The technical effects are good without being remarkable for a short film on a tiny budget. The whole film is driven by dialogue and what the actors do with it. The plot’s climax cleverly is a test of Torres’ character and almost results in a cliff-hanger ending. The film seems to beg for a sequel but I consider it self-contained and complete.

Flyby: an ingenious but weak film on time literally slipping away

Jesse Mittelstadt, “Flyby” (2019)

In its own way this film can be considered a horror film, focusing as it does on how an alien force seems to affect individuals and rob them of control over their lives and the lives of others. A mystery asteroid comes close to Earth and is captured by Earth’s gravity to become a satellite. Not long afterwards, people are being stricken by a strange malady in which they lose all or most of their sense of time passing them by. One such victim is everyday man Bill (Riley Egan) who joins with friends at a bar shortly after the asteroid’s passing is reported on television. Everyone talks excitedly about the asteroid and about the nature of time. Bill later leaves with Cora (Tommee May) and goes to bed with her. When he wakes up later, Cora is already several months pregnant with their child. She walks out of the bedroom, Bill spends some time trying to digest the situation, he hears Cora calling him so he races out of the room and discovers her holding their two-year-old toddler Maven (Bardot Corso).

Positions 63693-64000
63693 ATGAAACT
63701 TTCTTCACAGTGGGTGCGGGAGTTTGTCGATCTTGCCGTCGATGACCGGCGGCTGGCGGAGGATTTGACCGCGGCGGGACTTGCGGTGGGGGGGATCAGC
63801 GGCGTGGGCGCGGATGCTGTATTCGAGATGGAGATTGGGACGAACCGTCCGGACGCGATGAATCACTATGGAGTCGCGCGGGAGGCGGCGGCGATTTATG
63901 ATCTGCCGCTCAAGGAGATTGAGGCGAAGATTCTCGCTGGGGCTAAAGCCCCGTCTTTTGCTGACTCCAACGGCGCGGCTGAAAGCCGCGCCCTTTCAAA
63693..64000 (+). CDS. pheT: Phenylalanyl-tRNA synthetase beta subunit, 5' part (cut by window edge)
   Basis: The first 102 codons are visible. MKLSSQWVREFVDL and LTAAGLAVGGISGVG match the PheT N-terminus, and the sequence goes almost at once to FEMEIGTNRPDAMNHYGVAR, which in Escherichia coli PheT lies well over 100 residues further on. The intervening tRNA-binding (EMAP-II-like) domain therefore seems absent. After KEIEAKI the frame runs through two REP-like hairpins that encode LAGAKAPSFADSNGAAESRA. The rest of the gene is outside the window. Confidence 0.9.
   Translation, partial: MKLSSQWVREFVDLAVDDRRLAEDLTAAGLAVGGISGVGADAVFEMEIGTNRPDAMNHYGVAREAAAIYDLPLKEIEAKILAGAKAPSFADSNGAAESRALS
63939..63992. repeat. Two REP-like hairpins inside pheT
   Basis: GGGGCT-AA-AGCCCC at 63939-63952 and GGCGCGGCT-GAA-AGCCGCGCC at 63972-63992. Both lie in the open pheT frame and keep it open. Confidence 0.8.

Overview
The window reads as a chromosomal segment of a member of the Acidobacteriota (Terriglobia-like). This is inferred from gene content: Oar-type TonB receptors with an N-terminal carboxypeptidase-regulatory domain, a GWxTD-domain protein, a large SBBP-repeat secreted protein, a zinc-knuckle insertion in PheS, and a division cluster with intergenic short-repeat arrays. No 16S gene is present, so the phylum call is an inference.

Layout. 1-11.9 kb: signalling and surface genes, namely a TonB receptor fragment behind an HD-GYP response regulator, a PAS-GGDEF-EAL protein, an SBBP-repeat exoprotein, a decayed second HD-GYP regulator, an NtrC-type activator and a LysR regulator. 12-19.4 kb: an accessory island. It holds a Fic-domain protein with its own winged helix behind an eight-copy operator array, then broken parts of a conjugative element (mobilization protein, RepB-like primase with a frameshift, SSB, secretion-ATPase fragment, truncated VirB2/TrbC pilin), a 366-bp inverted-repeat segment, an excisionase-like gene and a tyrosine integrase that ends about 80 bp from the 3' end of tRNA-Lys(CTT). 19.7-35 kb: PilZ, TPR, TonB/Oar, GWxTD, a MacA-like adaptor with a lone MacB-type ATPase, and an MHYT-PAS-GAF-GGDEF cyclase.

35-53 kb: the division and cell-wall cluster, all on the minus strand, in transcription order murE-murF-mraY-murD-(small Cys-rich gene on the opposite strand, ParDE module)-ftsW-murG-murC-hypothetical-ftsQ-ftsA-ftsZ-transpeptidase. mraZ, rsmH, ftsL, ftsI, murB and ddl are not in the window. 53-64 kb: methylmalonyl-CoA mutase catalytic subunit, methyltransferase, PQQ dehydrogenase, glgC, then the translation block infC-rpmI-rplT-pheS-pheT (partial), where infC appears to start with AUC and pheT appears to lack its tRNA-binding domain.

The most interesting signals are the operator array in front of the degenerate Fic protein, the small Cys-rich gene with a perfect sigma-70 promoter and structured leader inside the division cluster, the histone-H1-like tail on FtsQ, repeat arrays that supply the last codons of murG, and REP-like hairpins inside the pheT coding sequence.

From then on Bill is lost trying to keep up with a life literally slipping away from him and old age rapidly catching up with him. In the blink of an eye Maven has become an adult (Tommee May again) who cares for her father, Cora having left him years ago in a lifetime Bill cannot remember. Maven turns on a gadget that runs through pictures of their lives together with Cora and Bill gazes at past experiences he has no memory of. In the meantime the mystery asteroid escapes its orbit around the Earth and leaves the solar system, leaving Bill and others like him in old age with no memory of what they have done over the past half-century.

The film can be viewed as a metaphor for dementia or it can be viewed as an attempt to capture an individual’s experience of time as s/he matures and then ages. People’s perceptions of time seem to speed up as they get older so a year seems to pass quickly while a child’s experience of a year is very slow; moreover older people remember how slowly the years went by when they were children! The film might also be seen as a commentary on time itself, and how much of a cultural construct time might be.